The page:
7th Circuit: Losing A Case Does Not Equal an FDCPA Violation
By Cassie Nielsen, Associate
Violation of the Fair Debt Collection Practices Act, 15 U.S.C. § 1692 et. seq., often strikes fear in the hearts of debt collectors. A debt collector violating the Act faces monetary penalties plus attorney’s fees. That exposure may deter a debt collector from bringing suit for fear that an unsuccessful action may equate to FDCPA liability. That is until the Seventh Circuit weighed in.
In Robbins v. Med-1 Solutions, debtor argued a debt collector’s attempt to collect both attorney fees and “fees-on-fees” (i.e. additional attorney fees for further time spent) amounted to impermissible collection of a debt. 2021 U.S. App. LEXIS 27547 (7th Cir. 2021). Prior to a lawsuit, debtor entered an agreement for payment of past due hospital bills wherein she agreed to pay both attorney fees and fees-on-fees. After defaulting on the agreement, the debt collector filed suit. The small claims court dismissed the debt collector’s case for failure to prosecute. Debtor then filed an action alleging various violations of the FDCPA and sought to use the state court dismissal to preclude the debt collector from arguing the enforceability of the attorney fee and fees-on-fees provisions in the prior agreement. The Seventh Circuit held a dismissal that is not on the merits does not have preclusive effect. Furthermore, the merits of debtor’s claim failed because without collecting all fees expended, the debt collector “would not be made whole if it had to absorb the cost of collecting attorney’s fees it was owed under the agreement.” Collection of the additional fees was contemplated and permitted under the parties’ agreement.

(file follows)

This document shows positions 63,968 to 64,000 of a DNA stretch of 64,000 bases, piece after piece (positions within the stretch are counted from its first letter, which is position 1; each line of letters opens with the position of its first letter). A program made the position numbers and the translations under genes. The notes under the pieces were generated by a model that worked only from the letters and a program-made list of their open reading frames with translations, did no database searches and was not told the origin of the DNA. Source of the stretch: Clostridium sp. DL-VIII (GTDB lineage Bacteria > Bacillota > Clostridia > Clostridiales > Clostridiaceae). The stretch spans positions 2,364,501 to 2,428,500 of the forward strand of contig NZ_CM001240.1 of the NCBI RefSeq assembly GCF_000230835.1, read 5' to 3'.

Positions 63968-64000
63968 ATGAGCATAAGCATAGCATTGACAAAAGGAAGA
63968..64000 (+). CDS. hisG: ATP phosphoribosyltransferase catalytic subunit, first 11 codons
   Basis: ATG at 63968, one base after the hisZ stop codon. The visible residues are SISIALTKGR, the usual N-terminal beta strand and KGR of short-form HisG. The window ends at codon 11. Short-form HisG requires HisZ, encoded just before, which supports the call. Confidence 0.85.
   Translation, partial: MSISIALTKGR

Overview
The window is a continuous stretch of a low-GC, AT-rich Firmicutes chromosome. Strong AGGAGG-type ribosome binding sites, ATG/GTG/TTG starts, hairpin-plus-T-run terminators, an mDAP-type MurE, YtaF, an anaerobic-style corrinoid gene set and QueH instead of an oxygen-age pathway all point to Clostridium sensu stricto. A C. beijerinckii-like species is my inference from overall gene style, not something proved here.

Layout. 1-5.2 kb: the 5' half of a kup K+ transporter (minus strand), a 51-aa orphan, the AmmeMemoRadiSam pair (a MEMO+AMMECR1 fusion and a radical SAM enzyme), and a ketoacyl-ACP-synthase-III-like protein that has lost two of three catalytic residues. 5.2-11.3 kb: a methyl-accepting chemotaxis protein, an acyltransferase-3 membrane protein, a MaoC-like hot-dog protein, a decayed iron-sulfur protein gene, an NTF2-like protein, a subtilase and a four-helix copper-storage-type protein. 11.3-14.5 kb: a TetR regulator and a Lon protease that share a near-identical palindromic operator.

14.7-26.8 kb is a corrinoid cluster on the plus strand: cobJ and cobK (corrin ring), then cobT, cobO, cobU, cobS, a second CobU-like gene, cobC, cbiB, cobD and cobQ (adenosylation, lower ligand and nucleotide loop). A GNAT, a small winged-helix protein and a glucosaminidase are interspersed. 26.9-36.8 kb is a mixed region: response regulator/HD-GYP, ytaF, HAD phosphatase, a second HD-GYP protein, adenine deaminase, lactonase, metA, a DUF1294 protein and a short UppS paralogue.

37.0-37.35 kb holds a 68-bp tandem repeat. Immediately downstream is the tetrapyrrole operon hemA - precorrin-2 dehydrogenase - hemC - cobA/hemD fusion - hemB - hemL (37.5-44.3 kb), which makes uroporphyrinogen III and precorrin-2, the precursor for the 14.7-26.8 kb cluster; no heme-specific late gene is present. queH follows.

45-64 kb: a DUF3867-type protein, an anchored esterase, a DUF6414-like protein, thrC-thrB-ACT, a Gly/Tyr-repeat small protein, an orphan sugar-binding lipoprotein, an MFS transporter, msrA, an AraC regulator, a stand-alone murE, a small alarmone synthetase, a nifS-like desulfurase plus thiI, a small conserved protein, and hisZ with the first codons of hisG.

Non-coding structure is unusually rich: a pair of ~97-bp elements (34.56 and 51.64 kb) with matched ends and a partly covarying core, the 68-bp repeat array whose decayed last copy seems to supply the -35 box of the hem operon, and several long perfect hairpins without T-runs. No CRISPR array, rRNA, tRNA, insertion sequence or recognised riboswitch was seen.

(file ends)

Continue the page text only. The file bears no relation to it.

Pointedly, the Seventh Circuit stated:
The Act is a debtor-protection statute, not a device to provide a windfall for debtors who prevail against debt collectors who bring nonfrivolous collection suits. A debt collector who unsuccessfully sues a debtor has not necessarily made a false, deceptive, or misleading representation in violation of § 1692e, nor engaged in an unfair or unconscionable debt-collection practice in violation of § 1692f.
Accordingly, a debt collector filing a non-frivolous, but ultimately unsuccessful, collection action may rest assured that doing so is not tantamount to an FDCPA violation.